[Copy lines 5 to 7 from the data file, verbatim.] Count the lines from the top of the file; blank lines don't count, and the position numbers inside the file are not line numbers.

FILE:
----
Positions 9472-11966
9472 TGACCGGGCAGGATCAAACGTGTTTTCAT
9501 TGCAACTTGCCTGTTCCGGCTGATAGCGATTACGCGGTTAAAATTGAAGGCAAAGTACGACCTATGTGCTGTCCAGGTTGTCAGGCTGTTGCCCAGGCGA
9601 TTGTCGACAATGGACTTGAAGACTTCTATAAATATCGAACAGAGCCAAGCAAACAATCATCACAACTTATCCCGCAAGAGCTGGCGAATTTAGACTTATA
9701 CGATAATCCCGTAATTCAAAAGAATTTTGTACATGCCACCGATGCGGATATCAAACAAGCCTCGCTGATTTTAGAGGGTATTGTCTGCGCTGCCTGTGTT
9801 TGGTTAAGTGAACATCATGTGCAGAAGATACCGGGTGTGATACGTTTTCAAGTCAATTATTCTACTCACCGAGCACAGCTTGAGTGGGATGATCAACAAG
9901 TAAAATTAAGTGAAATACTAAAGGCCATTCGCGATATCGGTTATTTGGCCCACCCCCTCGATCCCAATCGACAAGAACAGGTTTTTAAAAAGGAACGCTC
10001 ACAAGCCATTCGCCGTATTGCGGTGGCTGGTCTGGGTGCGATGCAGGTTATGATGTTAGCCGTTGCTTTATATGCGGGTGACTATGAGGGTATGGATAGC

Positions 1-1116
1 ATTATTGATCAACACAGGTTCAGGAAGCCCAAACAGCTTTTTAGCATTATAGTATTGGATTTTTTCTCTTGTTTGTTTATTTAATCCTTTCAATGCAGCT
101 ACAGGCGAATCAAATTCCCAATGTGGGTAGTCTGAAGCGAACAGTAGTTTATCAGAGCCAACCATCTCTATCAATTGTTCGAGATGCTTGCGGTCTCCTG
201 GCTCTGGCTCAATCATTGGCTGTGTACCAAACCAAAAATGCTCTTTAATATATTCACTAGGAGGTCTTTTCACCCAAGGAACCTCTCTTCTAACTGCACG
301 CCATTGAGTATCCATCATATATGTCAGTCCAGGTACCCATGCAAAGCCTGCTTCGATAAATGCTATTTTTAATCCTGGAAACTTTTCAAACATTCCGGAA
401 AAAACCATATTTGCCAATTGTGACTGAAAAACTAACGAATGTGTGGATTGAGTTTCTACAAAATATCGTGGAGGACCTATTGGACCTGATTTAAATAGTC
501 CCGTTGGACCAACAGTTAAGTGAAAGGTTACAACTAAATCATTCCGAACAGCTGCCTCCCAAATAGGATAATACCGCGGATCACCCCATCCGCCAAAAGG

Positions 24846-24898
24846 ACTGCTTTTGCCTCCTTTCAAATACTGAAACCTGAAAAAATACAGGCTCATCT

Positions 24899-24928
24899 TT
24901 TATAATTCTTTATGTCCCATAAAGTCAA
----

9701 CGATAATCCCGTAATTCAAAAGAATTTTGTACATGCCACCGATGCGGATATCAAACAAGCCTCGCTGATTTTAGAGGGTATTGTCTGCGCTGCCTGTGTT
9801 TGGTTAAGTGAACATCATGTGCAGAAGATACCGGGTGTGATACGTTTTCAAGTCAATTATTCTACTCACCGAGCACAGCTTGAGTGGGATGATCAACAAG
9901 TAAAATTAAGTGAAATACTAAAGGCCATTCGCGATATCGGTTATTTGGCCCACCCCCTCGATCCCAATCGACAAGAACAGGTTTTTAAAAAGGAACGCTC